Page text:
"Gas prices have risen to the highest levels in seven years. So, not since 2014 have motorists been paying this much to fill up," AAA Spokesperson Jana Tidwell said.
Several factors are to blame, but the primary reason is the skyrocketing cost of crude oil. Also, the recent decision by OPEC, and its allies, not to increase production is only making matters worse.
"Crude oil has traded above $80 a barrel for the past week," Tidwell said. "That's double what crude oil was trading for this time last year."
The average price for a gallon of regular last year at this time fell to $2.16 in the throes of the pandemic lockdown. The national average today is $3.35.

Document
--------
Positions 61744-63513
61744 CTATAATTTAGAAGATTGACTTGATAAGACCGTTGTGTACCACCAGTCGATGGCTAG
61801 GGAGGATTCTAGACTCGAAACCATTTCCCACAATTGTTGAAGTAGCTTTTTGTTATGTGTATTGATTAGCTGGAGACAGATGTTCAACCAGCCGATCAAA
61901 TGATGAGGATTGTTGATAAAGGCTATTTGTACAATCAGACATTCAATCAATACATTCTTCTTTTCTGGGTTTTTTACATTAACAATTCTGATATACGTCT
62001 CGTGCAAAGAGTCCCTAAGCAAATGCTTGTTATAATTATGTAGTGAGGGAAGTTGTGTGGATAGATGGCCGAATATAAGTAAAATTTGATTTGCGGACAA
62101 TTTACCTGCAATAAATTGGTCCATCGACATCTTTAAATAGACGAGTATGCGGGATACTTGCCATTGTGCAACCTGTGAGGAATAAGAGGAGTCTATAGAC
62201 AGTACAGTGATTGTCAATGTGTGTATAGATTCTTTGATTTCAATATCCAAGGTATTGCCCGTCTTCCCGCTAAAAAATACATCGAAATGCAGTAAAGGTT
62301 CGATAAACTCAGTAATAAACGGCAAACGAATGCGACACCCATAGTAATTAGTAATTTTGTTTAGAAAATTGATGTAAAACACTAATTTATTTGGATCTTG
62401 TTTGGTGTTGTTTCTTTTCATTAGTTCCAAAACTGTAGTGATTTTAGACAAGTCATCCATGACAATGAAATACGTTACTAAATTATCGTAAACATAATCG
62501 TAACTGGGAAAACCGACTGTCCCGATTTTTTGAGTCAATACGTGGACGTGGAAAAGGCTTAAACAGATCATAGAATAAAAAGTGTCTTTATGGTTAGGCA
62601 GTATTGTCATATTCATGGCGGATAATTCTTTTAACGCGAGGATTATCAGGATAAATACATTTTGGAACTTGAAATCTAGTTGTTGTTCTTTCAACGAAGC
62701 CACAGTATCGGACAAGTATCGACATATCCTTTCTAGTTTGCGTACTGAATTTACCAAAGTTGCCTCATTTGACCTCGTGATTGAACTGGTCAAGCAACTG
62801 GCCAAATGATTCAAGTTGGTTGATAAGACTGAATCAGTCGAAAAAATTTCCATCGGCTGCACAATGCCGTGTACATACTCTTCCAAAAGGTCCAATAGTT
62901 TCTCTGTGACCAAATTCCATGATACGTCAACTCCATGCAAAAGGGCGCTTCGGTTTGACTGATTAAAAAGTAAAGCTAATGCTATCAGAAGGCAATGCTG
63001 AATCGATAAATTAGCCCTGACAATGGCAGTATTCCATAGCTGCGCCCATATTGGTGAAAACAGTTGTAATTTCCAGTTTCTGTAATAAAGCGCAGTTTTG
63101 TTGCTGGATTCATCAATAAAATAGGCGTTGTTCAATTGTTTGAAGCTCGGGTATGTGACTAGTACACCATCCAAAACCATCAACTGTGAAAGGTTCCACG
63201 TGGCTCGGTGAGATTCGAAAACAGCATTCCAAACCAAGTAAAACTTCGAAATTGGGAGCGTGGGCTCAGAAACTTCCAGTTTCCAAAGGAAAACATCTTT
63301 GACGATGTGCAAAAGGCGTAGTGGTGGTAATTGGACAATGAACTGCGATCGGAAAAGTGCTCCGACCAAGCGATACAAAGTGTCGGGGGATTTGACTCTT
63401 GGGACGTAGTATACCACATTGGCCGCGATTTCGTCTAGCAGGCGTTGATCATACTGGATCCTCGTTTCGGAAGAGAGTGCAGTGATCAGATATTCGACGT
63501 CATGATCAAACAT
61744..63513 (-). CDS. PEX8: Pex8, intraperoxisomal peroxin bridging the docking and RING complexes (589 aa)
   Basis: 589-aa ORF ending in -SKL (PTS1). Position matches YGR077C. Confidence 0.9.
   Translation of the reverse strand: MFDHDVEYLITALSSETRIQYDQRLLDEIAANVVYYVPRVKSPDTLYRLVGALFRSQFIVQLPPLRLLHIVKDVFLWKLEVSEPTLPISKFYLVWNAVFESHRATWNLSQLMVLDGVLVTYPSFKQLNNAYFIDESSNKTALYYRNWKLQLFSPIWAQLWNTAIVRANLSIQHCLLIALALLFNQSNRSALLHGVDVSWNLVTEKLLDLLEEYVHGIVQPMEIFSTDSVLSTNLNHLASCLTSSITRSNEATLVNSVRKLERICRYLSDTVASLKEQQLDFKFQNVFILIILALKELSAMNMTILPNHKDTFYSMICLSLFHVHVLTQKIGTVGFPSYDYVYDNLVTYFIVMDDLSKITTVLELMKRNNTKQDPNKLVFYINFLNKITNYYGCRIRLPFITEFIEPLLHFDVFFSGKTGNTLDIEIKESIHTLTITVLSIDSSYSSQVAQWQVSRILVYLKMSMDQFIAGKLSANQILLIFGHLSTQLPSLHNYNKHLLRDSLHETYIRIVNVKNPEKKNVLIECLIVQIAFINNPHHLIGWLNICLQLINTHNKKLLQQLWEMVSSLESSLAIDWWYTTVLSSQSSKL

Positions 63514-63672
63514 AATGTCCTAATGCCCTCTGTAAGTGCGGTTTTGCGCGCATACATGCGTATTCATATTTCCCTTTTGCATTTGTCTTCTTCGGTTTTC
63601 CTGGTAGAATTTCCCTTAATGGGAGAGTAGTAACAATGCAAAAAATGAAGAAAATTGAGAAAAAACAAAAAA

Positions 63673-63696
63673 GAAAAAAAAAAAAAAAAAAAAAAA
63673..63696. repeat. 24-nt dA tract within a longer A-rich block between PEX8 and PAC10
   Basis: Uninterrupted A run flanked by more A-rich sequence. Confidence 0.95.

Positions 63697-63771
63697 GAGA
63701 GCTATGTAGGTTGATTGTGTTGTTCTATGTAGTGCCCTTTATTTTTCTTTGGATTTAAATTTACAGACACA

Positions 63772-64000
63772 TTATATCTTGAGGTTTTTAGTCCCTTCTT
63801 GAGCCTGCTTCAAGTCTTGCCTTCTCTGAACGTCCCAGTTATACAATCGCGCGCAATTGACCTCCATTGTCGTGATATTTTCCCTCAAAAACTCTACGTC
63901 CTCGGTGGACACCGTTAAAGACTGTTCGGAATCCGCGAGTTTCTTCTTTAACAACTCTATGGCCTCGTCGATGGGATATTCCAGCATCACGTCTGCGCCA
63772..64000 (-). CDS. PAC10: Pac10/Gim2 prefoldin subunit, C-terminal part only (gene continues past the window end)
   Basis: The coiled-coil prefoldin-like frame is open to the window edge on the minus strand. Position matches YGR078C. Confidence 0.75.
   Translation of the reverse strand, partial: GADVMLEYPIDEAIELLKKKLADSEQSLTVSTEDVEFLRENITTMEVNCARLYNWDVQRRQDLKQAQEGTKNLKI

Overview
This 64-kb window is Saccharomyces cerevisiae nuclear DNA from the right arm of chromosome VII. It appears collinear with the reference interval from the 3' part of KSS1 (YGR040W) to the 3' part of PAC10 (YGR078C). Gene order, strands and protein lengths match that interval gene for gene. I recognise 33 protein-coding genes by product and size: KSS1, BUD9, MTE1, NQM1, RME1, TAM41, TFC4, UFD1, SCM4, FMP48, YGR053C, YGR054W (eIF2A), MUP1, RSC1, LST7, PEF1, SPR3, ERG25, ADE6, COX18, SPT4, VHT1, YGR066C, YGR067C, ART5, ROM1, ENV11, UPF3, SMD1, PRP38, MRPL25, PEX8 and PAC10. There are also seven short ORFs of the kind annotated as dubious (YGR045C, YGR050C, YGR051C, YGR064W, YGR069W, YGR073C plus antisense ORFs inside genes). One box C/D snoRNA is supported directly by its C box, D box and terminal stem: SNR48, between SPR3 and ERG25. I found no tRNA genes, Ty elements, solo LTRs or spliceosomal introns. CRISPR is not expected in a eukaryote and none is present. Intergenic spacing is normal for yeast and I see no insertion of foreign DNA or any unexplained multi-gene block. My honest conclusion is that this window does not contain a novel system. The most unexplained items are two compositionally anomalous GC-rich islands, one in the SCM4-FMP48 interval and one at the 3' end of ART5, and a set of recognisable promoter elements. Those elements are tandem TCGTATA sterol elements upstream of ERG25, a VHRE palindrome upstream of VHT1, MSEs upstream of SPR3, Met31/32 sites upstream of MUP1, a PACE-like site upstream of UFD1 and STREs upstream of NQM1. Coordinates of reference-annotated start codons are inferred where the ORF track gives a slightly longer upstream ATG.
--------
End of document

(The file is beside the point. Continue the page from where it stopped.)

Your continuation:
That is a full $1.19 higher over the past 12 months, and seven cents higher over the past week alone.
Action News spoke with a bunch of people who say with retail prices going up because of ballooning inflation rates, prices at the pump are serving as that one, final, economic kick to the gut.
"Before the prices went up, I used to fill up my tank with $45. Now, after the epidemic, $58," said Omayra Villafane, of Norristown.
"I own my own cleaning business. So, it affects me a lot because I travel in my car and the gas prices have skyrocketed. So, now I feel like I'm working for next to nothing," said Donna Madrak, of Plymouth Meeting.
The highest national average price for gas was recorded the week of July 17, 2008, when drivers were paying $4.17 a gallon.